Were Christian women forced to convert to Muslim?

Patience is still a Christian and feels very strongly about it. They asked her to convert but she resisted. She uttered the words but she always, in her heart, resisted it.

When she was captured, Patience was already pregnant — but she couldn't show it?

Yes. She and other women, as well, testified the same thing: They saw that when Boko Haram captures a Christian and they know this woman is pregnant, what they do is they slit off the belly and take off the unborn child and kill the mother and the child. They just tear it out saying they don't want any Christian offspring. And so she saw that happen to another woman and she knew that was going to happen if they knew she was pregnant before she came to the camp.

What were you hoping to draw attention to by writing this story? What are you hoping the world will now know about what's happening in Nigeria?

What really struck me was the fact that [the capture of the Chibok girls] happened around the same time that ISIS took that big territory in Syria and Iraq — and the whole world was watching [kidnapping of the Yazidi minority]. Yes. And everybody was focused on Iraq and Syria and, at the same time more or less, the same thing happened in Africa and it was just a footnote. OK, we noticed that the Chibok girls were kidnapped, but that was about it. We never gave it a great deal of attention and it's just as important for these people that have to suffer it. For me, the most important thing is getting the testimony. If it's written down, it's fixed. It won't go away. It's part of bringing justice to these women.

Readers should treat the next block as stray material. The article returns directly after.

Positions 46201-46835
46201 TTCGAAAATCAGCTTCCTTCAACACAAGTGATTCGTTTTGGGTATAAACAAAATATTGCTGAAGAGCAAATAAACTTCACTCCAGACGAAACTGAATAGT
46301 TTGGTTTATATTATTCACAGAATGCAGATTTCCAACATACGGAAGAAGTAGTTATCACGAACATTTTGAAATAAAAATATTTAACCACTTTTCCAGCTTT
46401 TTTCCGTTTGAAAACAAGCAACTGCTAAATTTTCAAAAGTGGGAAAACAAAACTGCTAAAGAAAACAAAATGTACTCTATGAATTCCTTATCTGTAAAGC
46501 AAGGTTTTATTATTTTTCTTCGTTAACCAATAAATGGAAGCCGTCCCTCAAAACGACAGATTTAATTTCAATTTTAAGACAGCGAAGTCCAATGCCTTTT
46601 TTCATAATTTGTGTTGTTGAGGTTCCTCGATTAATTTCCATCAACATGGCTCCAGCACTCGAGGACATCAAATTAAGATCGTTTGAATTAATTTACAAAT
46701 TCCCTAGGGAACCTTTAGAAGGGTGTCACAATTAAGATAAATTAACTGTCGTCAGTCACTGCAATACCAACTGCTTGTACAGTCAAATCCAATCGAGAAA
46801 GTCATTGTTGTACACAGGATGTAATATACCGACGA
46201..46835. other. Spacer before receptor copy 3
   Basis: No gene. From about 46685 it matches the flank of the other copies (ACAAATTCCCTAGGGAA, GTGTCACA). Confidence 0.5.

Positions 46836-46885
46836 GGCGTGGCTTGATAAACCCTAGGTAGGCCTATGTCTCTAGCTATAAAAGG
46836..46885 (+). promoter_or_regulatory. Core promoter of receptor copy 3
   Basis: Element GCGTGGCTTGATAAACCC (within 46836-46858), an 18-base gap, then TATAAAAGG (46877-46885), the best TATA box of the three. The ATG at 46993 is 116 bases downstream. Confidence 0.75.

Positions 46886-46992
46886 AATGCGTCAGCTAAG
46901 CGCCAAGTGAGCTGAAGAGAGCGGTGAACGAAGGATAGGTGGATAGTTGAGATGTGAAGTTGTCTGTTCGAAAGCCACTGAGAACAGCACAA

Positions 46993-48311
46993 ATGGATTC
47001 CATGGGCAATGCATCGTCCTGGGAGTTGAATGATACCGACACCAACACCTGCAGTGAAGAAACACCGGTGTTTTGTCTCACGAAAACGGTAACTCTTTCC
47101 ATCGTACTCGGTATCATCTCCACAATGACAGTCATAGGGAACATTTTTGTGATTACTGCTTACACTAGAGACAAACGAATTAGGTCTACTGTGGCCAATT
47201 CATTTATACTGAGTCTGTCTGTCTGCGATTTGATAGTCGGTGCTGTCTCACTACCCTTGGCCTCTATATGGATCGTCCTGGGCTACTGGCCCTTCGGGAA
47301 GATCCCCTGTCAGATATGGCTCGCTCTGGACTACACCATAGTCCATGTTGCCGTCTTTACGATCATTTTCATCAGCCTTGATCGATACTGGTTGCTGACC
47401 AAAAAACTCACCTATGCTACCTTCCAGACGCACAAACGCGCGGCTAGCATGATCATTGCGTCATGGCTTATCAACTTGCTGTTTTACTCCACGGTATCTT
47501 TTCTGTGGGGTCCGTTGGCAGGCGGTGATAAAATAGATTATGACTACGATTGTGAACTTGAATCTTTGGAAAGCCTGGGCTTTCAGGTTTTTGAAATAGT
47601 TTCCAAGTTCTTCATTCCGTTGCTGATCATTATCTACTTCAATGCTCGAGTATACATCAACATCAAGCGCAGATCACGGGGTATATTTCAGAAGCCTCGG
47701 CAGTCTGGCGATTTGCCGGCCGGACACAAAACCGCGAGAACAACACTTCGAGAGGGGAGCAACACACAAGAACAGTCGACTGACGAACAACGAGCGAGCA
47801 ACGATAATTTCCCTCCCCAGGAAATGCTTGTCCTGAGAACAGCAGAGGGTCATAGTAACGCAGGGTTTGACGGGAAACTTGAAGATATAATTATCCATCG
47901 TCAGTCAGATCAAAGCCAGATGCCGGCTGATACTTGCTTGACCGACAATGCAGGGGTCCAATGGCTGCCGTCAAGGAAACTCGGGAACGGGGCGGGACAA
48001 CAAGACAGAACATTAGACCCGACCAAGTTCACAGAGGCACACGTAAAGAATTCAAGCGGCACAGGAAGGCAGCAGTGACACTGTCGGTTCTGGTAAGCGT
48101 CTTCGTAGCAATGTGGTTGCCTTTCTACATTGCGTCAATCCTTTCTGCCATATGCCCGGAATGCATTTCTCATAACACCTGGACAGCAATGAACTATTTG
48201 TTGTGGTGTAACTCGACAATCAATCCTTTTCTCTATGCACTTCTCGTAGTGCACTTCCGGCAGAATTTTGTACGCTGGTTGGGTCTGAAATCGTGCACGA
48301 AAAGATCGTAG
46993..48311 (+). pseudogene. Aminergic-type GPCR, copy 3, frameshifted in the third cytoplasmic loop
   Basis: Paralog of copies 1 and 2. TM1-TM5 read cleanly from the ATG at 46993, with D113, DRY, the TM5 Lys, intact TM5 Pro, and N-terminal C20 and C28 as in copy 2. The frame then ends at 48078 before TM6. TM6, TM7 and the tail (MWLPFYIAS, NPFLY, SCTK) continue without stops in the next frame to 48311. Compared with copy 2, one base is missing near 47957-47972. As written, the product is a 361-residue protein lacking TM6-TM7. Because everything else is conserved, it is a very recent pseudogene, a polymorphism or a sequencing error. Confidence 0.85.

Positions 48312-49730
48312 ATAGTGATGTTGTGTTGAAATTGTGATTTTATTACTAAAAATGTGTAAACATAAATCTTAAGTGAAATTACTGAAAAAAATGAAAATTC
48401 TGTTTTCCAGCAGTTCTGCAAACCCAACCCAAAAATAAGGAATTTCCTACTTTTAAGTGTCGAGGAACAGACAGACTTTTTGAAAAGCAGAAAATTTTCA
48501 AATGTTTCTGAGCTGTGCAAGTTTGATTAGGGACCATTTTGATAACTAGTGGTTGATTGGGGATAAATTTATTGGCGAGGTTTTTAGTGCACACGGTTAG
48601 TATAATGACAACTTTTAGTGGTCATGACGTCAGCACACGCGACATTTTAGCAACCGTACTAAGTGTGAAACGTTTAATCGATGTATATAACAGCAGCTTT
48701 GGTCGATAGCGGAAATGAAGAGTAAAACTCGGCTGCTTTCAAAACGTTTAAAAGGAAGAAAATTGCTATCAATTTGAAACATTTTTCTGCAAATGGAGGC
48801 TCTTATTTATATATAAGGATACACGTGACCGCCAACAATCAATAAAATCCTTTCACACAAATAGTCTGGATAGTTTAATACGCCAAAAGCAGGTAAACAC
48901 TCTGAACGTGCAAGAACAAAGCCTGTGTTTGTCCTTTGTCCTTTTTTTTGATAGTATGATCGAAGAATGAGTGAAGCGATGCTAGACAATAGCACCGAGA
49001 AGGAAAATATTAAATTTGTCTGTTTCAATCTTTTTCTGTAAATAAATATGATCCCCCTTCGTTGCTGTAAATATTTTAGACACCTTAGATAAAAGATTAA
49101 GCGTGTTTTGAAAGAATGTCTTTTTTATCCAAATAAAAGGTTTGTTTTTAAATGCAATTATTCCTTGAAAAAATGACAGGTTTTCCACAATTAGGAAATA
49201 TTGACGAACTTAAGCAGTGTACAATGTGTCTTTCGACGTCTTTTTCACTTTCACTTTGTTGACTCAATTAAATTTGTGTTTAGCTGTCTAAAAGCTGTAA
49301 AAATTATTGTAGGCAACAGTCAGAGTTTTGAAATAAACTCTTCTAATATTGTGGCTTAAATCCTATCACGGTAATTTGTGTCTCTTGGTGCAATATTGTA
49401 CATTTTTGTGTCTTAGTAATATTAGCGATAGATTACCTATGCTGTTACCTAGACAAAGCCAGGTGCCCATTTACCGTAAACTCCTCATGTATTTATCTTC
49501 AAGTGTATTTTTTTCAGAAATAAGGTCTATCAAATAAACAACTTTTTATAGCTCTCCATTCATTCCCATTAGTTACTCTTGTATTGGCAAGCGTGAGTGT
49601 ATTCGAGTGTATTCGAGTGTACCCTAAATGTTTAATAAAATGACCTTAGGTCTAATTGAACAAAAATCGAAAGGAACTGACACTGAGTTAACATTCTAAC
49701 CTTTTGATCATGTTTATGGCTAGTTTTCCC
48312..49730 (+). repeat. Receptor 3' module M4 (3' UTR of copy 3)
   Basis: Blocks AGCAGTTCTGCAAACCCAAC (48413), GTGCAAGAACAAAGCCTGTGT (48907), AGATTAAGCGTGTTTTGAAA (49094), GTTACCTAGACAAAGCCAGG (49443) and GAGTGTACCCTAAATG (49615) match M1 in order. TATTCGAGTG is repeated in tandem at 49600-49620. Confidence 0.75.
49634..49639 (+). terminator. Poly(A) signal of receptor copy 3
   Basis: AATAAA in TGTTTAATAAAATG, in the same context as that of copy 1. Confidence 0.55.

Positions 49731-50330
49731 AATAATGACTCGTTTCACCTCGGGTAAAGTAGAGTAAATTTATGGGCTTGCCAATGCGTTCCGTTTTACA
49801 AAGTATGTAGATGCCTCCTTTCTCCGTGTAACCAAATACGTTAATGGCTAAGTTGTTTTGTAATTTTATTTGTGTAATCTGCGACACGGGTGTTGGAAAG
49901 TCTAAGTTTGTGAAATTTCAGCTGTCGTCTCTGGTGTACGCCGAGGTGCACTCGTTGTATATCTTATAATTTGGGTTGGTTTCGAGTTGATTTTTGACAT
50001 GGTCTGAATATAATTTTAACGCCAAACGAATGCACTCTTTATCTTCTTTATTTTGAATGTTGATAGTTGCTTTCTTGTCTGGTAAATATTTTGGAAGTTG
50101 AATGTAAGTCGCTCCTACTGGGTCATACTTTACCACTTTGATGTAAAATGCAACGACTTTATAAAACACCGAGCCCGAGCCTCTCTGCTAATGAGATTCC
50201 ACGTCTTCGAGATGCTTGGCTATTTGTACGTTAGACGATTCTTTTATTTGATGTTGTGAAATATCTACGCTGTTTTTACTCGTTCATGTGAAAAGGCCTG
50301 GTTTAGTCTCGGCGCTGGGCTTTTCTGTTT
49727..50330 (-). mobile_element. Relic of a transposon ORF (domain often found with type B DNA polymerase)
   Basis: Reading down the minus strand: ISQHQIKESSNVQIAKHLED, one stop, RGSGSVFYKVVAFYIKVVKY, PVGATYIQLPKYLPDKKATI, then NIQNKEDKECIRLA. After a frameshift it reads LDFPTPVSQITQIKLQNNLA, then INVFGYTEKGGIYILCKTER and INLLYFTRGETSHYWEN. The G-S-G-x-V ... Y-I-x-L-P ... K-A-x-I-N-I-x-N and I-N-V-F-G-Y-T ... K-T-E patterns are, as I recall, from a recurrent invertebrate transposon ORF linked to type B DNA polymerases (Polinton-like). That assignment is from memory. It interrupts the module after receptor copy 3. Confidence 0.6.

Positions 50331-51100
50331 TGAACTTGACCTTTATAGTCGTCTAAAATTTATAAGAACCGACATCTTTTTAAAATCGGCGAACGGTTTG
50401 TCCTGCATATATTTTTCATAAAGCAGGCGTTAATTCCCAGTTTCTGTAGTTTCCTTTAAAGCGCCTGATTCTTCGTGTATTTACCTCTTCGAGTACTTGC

How is Patience doing now? When was the last time you spoke with her?

I sometimes speak to her on the phone. Whenever I can get in touch with someone that can find her and can translate. She is doing well. She was thinking about going to the south, but now she has decided to stay because she has met another man and she is actually engaged.

And she and her daughter? How old is she now?

She is almost two years now and she is doing really well. Patience has really succeeded and done a great job with this little girl.

Copyright 2023 NPR. To see more, visit https://www.npr.org.

Meghan Collins Sullivan
Meghan Collins Sullivan is a senior editor on the Culture Desk, overseeing multiplatform books coverage at NPR. She edits stories for NPR's radio programs and NPR.org, manages the Book of the Day podcast, and leads teams creating projects such as Books We Love.